By Steven Tavares.
City and Town Council’s in Dublin and Danville voted this week to welcome the addition of automated license plate readers to their cities. They join Pleasanton, Livermore and San Ramon, which have previously approved similar surveillance tools.
The devices are not cheap. The Danville town council approved last Tuesday an initial expenditure of $840,000 for 36 license plate readers and 33 other cameras called “sitcams” that capture real-time footage at intersections.
On the same night, the Dublin City Council agreed to spend $327,500 for 8 vehicle mounted readers and 6 pole-mounted cameras along entry points to the city from Interstates 580 and 680, according to the East Bay Times.
While residents in Oakland and its neighboring cities have lodged complaints about ALPRs and their ability to capture bulk data, in addition, to concerns over how long the license plate information will be stored and who will have access to the information, many more conservative East Bay communities have registered few concerns.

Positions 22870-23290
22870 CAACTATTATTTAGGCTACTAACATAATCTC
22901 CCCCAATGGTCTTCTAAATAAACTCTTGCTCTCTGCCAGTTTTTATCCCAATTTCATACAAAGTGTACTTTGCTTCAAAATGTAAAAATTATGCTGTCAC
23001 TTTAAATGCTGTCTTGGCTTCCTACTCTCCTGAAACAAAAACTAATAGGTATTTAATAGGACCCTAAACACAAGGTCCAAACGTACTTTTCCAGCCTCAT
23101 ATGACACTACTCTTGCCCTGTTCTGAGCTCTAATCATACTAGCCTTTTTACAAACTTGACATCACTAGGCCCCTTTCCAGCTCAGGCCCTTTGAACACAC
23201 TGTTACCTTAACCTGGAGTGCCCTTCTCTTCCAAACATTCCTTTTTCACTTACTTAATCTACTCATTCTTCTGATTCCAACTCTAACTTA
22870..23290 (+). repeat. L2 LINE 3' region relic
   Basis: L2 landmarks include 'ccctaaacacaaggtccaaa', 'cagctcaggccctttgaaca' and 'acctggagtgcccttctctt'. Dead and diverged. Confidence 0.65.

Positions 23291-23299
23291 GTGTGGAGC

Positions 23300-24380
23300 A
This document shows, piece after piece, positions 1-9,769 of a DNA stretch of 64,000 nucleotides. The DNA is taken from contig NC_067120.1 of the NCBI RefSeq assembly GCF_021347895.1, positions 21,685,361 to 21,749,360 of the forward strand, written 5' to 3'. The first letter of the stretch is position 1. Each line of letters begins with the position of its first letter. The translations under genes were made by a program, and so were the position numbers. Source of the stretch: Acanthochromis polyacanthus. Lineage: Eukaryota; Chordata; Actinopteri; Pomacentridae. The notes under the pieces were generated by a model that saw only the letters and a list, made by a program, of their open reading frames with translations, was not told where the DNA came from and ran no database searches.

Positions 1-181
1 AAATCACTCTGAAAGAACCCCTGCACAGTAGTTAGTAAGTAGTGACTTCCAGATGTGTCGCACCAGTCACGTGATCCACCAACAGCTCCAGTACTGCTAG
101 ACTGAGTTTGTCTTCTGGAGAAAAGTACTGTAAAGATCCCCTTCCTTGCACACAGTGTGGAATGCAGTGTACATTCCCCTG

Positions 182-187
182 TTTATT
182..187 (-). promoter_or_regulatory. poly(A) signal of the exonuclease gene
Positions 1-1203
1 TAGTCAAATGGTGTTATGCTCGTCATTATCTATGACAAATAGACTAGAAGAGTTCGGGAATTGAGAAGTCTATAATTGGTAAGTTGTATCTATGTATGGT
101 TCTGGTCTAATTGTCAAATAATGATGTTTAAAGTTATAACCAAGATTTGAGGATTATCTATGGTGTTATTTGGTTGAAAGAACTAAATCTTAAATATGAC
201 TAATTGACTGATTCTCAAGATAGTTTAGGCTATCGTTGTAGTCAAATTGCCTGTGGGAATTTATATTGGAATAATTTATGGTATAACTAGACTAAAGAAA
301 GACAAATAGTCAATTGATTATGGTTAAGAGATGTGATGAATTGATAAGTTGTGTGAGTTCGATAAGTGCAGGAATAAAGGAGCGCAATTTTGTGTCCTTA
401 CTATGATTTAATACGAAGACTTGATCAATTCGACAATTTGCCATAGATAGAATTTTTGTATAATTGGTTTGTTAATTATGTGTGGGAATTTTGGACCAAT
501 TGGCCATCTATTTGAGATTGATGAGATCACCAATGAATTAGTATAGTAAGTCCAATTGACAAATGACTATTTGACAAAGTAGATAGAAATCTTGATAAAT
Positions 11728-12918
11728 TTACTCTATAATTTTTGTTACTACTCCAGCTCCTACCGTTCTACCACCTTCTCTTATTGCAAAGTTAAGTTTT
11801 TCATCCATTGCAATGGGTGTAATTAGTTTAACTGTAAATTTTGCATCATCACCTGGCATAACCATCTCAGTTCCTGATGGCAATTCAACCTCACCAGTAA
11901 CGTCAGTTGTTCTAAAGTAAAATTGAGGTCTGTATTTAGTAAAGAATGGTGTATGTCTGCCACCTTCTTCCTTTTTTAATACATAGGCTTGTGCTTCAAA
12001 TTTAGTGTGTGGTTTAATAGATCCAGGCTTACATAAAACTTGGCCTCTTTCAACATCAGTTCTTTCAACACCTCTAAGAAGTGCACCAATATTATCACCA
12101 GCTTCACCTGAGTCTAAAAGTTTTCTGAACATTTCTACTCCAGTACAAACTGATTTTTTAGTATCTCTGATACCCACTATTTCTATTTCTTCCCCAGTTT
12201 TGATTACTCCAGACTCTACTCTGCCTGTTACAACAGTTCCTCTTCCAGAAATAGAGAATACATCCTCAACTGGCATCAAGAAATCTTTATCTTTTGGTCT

Despite the cost and concern about the systems in some East Bay cities, there was no comment made by members of the public in Danville, according to the Pleasanton Weekly and very little questioning in other cities outside the Greater East Bay.
In Fremont last year, the city council approved up to 10 surveillance cameras to be placed near freeway on ramps and exits with a single public comment. There was also a push to place surveillance cameras in some Fremont neighborhoods to help stem the perception of rising crime in that.
Some cities like Dublin, however, have been able to successfully enlist its resident’s help in keeping an eye on the public realm by offer the local police department access to their own private surveillance cameras.
Berkeley, meanwhile, is using five license plate readers for another use–monitoring street parking.